Ventral Thoracic Spinal Cord Herniation: Frequently Misdiagnosed Entity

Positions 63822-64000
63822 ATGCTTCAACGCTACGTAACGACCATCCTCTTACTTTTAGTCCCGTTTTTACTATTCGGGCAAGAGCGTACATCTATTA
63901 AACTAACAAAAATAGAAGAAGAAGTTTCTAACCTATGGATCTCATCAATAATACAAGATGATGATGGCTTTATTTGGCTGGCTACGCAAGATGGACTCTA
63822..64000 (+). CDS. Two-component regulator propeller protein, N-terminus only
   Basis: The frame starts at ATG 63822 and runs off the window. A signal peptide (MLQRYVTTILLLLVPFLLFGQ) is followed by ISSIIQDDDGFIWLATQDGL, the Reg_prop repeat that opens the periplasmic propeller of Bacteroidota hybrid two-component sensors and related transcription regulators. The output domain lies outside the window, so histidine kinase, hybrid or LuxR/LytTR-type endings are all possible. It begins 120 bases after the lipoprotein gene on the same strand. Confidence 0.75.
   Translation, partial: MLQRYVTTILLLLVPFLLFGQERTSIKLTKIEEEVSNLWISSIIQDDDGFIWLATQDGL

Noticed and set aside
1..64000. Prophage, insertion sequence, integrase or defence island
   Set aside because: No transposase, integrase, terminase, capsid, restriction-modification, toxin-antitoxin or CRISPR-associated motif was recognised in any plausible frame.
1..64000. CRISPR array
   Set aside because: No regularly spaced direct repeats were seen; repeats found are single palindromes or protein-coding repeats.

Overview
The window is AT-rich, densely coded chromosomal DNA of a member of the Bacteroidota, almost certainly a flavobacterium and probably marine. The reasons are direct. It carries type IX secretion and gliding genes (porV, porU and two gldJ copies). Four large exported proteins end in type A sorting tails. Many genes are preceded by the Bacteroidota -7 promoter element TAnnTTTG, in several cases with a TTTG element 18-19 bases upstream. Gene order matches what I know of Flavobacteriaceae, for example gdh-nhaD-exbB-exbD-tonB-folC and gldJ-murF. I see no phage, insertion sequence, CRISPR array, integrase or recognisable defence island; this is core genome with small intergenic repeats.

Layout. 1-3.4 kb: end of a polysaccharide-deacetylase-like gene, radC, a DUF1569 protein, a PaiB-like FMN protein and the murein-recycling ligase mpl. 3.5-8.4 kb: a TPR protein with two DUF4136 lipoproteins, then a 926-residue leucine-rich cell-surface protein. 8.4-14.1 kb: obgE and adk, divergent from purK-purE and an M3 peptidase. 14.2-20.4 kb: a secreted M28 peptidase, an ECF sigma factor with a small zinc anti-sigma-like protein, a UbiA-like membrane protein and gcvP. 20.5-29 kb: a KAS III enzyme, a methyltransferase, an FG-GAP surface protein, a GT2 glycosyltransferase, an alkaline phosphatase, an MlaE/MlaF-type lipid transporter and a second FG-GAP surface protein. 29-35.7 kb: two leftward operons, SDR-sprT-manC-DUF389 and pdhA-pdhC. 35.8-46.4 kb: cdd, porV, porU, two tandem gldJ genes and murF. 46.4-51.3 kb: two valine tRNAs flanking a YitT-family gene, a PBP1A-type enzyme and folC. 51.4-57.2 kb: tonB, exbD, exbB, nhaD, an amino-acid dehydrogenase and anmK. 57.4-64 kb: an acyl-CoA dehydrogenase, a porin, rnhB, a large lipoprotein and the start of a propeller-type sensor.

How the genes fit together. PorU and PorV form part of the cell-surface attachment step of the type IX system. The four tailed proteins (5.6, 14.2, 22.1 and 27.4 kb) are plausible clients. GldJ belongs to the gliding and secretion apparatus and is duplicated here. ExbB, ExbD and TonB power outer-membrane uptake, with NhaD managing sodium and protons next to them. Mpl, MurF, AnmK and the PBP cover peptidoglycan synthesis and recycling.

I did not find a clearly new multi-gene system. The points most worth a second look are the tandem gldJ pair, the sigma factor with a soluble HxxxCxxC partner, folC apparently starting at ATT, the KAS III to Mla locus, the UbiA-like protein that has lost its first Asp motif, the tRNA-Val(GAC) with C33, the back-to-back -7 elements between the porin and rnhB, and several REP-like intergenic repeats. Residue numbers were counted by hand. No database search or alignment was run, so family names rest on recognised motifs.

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Study Design.Case report with review of the literature.Objective.Symptomatic spinal cord herniation through ventral aspect of dura is frequently misdiagnosed because this condition is rare. The most frequent misdiagnosis was that of dorsal arachnoid cyst. The purpose of this article is to provide insight on clinical presentation, diagnosis, and surgical treatment of this entity. Results of our cases were compared with that of the reported literature.Summary of Background Data.Eighty-six cases reported in the literature were reviewed and data are presented in this article.Methods.We had 3 patients diagnosed with spinal cord herniation through the ventral aspect of the dural sac. All 3 cases were misdiagnosed initially and later successfully operated. The dura was repaired primarily with suture in 1 case and with surgical graft in the other 2 cases.Results.Reduction of spinal cord herniation reverses some of the signs and symptoms that have been present for years. Two of our patients had remarkable recovery in motor strength and bladder function. The third patient improved but remained with residual myelopathy.Conclusion.Ventral herniation of the thoracic spinal cord is a partially treatable cause of myelopathy, when recognized promptly and treated surgically. Recognizing this infrequent cause of myelopathy prevents misdiagnosis. Delay in diagnosis may impair recovery at a later date.

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